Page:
Voters must pass Proposal 1 on May 5. Failure to do so will have harmful consequences for schools, cities and our state's economy -- not to mention your car and yes, potentially your safety.

Don't be fooled by the anti-Proposal 1 talk of a Plan B. There is no viable alternative. The closest thing to it was the failed Bolger plan of 2014, a scheme that would have eventually cost our schools a devastating $800 million per year.

Indeed, any proposal to fund road improvements without raising taxes will likely result in big losses for schools and cities. There isn't anywhere else in the budget that would provide the kind of money our roads need.

The whole thing is worth a read.

So is this from Jack Lessenberry who notes that if Proposal 1 passes:

There will also be a little more money for local governments and the schools, and even some to invest in mass transit. Plus, the working poor would get a much-needed break.

The EITC, the Earned Income Tax Credit stripped from them earlier in the Snyder administration would be fully restored; for many, this will make a significant difference.

Politics really is the art of the possible, and I don't think there is any other rational choice.

If the voters turn down Proposal 1, none of those good things will happen, at least not for years, and the roads will get worse and worse.

The arguments against it are mediocre at best, ridiculous at worst. I'll have more on that next week.

Fundraising emails work! ... except when they don't. An insider's perspective.

This week our inboxes were once again cluttered with emails from campaigns and other political organizations. But why?

It's quite common for folks in the world of digital politics to claim that these emails work. On its face, it's not incorrect; every time an email goes out, the dollars - at least a few of them - come in.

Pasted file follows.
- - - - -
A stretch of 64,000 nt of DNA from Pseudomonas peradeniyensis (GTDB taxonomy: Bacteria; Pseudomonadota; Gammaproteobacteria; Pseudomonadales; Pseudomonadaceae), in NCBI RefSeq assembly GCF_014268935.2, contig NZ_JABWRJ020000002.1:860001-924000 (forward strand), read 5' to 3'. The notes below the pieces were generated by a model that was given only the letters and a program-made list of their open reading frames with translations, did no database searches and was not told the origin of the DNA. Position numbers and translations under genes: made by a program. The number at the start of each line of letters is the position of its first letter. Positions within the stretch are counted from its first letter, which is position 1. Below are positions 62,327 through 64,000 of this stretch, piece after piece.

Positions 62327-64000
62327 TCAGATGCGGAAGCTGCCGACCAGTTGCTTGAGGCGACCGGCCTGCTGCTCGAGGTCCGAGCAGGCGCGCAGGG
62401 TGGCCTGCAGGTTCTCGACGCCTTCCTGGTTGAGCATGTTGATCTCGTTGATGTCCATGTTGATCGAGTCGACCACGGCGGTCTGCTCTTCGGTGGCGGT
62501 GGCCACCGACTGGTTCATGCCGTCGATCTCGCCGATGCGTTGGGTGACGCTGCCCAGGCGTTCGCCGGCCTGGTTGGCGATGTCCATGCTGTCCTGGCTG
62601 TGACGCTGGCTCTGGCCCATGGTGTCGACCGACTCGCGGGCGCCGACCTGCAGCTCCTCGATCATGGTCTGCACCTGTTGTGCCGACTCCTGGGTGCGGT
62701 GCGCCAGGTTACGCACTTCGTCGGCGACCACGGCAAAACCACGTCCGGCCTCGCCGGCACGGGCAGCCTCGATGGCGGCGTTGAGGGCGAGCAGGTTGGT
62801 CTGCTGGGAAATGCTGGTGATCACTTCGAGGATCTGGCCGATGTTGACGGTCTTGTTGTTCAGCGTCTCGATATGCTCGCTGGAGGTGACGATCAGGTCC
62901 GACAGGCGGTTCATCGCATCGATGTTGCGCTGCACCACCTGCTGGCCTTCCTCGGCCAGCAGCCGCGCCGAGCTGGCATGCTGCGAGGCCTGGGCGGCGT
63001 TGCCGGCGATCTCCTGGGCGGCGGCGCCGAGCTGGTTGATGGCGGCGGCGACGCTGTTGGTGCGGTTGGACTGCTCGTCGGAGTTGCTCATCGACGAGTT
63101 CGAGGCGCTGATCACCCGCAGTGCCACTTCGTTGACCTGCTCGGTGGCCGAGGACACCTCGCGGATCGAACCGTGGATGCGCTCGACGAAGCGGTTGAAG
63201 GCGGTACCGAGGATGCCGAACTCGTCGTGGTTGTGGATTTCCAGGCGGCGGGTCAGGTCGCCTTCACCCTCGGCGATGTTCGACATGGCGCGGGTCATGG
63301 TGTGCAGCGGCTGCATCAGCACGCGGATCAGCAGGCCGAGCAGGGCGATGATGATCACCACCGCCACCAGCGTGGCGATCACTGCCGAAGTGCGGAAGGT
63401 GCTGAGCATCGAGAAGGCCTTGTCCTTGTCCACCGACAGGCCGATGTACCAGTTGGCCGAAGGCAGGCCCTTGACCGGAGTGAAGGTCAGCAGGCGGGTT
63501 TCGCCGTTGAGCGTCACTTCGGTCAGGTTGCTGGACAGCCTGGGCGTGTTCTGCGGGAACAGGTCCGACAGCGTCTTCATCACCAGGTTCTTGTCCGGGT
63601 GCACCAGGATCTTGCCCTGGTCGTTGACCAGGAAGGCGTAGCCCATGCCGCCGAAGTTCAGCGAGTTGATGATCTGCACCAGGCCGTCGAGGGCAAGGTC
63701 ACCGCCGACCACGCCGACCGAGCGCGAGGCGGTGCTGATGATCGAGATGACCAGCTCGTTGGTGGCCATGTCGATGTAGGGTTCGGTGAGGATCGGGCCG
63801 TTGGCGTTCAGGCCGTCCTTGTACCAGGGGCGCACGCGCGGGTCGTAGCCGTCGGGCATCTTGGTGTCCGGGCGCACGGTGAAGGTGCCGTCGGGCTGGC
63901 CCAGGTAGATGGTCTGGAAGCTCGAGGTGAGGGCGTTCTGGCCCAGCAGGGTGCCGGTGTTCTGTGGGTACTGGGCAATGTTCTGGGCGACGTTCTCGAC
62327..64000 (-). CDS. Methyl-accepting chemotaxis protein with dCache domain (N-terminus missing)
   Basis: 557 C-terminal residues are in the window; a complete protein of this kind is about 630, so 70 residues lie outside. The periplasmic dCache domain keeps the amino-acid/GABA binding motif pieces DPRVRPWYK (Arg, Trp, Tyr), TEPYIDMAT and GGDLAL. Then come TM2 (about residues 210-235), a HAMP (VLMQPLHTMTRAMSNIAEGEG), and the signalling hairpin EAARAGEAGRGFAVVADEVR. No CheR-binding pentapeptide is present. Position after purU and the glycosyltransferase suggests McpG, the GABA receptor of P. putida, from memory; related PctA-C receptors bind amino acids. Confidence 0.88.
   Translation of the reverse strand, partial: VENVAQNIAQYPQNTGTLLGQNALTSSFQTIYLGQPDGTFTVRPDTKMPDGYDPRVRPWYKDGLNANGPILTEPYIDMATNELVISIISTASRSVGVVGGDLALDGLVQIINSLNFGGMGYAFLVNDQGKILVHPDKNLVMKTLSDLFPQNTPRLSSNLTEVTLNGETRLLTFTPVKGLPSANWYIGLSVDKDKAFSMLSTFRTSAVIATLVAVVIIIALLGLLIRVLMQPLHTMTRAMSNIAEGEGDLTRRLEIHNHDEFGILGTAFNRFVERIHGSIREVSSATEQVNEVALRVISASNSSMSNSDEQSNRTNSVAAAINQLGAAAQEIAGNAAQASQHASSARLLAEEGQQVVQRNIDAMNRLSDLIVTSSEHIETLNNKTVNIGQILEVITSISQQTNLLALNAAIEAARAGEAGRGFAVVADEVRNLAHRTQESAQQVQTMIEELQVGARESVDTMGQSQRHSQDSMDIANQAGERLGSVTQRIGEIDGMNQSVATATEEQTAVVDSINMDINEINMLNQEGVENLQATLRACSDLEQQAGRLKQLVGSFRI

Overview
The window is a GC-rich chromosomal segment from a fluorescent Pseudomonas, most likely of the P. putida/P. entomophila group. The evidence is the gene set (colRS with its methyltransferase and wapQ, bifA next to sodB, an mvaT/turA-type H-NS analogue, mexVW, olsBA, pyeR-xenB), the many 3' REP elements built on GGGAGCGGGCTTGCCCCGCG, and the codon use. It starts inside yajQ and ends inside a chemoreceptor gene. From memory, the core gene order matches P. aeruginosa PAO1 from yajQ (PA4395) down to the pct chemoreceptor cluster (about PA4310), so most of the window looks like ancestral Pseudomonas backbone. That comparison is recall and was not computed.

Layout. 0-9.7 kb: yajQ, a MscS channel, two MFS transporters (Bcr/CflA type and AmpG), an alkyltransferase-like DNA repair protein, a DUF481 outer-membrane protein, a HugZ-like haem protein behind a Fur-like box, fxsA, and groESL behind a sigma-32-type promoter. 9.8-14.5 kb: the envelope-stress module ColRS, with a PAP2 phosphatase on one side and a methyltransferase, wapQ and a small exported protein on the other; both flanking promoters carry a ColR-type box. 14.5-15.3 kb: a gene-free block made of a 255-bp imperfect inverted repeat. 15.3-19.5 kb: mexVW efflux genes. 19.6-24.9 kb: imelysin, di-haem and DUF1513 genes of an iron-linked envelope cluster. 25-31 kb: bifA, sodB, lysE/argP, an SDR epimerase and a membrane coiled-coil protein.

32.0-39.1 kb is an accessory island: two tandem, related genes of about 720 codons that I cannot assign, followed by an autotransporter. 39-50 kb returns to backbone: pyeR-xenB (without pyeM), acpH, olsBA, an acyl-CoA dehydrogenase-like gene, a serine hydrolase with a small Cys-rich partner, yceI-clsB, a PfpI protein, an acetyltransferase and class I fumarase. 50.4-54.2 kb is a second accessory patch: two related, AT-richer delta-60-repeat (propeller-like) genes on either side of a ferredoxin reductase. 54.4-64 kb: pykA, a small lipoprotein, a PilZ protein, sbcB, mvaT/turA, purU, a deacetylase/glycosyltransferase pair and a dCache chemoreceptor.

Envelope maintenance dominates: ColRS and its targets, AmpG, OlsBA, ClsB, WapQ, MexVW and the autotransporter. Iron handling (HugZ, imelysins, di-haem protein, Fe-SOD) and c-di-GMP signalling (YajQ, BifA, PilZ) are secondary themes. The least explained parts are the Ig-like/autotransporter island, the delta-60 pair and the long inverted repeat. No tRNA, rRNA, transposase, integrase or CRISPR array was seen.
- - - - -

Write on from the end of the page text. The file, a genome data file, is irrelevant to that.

But there's a cost. A huge cost.

These EOQ blitzes annoy supporters -  and when people are annoyed, they unsubscribe. Each unsubscription equals another person who is less connected to the campaign - and we need them connected if we want them to volunteer or donate. Plus, there seems to be more of a focus on short-term metrics like dollars - at the expense of a long-term sense of community and connectedness.

President Obama set out to change politics - and the country - for the better. That included changing the relationship between campaigns and supporters. He understood that we need to make people feel connected if we want them to support us, to volunteer for us, to donate to us. A few years after Howard Dean pioneered email fundraising, Obama revolutionized it. The conversational tone is still featured in today's OFA emails.

Unfortunately, most campaigns have run away from that (just like they ran away from our President himself).

Today, political fundraising emails have gone out of control, offering little substance except for fear and groveling. No updates on events, no big announcements, pleas for money.

And that money? Well, a lot of it is going toward consultants - including digital consultants - when it could instead go towards things that could help us win elections.

The consultants see dollar signs.

The Democrats see defeat.

We have fewer seats in Congress than at any point since the Truman era. Democrats have only 58 of 148 seats in Michigan's legislature. Voter turnout in 2014 was lower than any other midterm since 1942 - when many eligible voters were overseas. (Yes, gerrymandering played a role - but how did the gerrymanderers get in office? Exactly.)

We can do better. I know we can. The Democratic Party is one of the greatest forces for good in the world. Not just the country - the world.

That's part of why I founded Humanoid Digital. It's also why I am so active in the Party.

Let's fix this. Together.